The centuries-old tradition of the mystical Islamic poet Mevlana Celaleddin Rumi has found a new form in an Istanbul-based brotherhood.
The Contemporary Lovers of Mevlana has opened its doors to foreigners, women, and has modernised the rituals of the world famous whirling dervishes.
Mevlana Celaleddin Rumi, who founded the Mevlevi order of the Sufism mystical form of Islam, preached tolerance and called upon all, including “heathen, idolatrous or fire worshipper,” to join him.
Hasan Dede, the spiritual leader of the Contemporary Lovers of Mevlana, has introduced numerous changes to the dervish tradition.
His group was the first to open to women, who swirl in colorful outfits unlike the men who wear white.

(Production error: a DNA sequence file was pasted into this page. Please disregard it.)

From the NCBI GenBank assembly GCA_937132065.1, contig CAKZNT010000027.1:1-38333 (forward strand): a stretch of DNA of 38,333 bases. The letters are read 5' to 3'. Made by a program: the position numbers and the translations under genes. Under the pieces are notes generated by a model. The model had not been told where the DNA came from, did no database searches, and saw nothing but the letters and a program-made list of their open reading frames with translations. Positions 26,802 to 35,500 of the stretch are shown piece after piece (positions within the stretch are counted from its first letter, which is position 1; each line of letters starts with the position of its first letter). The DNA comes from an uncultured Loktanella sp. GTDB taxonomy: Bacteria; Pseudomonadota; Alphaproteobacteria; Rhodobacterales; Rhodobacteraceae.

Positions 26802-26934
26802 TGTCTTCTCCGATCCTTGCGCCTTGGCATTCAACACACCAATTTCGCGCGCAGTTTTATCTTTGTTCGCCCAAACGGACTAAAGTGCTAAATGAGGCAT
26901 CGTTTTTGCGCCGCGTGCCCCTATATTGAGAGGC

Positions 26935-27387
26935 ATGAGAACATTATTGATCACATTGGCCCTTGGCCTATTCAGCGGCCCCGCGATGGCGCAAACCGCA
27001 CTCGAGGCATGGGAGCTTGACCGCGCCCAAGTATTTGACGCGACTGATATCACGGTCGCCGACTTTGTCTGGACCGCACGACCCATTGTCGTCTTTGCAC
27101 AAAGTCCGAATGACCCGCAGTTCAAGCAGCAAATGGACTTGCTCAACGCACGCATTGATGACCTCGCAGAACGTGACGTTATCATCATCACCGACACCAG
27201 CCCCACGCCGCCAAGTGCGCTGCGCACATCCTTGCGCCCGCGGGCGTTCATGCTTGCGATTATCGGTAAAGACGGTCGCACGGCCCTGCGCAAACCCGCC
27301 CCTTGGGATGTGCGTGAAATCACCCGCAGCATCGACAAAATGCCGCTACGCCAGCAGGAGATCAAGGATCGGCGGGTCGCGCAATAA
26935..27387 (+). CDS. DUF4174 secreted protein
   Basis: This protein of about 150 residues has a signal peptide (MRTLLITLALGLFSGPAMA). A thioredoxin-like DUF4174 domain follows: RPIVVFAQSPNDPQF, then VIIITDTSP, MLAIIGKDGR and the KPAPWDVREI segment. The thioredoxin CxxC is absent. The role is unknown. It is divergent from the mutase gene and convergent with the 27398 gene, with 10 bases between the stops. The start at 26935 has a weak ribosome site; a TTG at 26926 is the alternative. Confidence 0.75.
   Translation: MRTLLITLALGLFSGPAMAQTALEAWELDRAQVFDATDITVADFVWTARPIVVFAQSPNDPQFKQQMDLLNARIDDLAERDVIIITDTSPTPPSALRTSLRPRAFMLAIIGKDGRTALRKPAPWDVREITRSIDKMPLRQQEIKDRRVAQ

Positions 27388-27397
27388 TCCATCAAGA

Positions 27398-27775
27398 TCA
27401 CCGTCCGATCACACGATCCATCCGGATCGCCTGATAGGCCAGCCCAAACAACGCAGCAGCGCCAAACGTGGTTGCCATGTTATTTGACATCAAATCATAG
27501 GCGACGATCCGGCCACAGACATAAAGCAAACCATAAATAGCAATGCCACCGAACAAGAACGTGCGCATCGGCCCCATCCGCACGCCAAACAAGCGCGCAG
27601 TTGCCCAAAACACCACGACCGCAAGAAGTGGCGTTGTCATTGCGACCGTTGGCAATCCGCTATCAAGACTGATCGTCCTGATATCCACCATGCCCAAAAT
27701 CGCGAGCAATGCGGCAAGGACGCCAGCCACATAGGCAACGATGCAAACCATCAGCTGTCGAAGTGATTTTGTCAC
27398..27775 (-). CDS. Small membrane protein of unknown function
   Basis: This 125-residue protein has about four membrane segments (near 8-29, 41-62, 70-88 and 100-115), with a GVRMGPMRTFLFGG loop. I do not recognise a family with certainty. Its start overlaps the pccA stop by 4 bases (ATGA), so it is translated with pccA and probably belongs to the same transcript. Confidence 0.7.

Red is the color of love.
Dressed in a bright red outfit, Tuesday Frindt, a 27-year-old American, swirls around the octagonal Dervish prayer hall, her right hand open to God and the sky, her left one to the earth.
Frindt is one of three foreign women whirling dervishes, a member of an Istanbul-based brotherhood that aims to modernize the mystical branch of Islam established by 13th century philosopher and poet Mevlana Celaleddin Rumi.
The members of the group are not obliged to follow specific restrictions, like no drinking alcohol or fasting.
They follow certain rituals when addressing Hasan Dede, or Hasan Sheik, such as kissing his hand before addressing him.
On December 17th every year, all dervishes celebrate the death of Mevlana, which is called the “Night of the Union.”
Mevlana believed that death was a moment of celebration rather than mourning because it brought a person’s union with God.

The Associated Press


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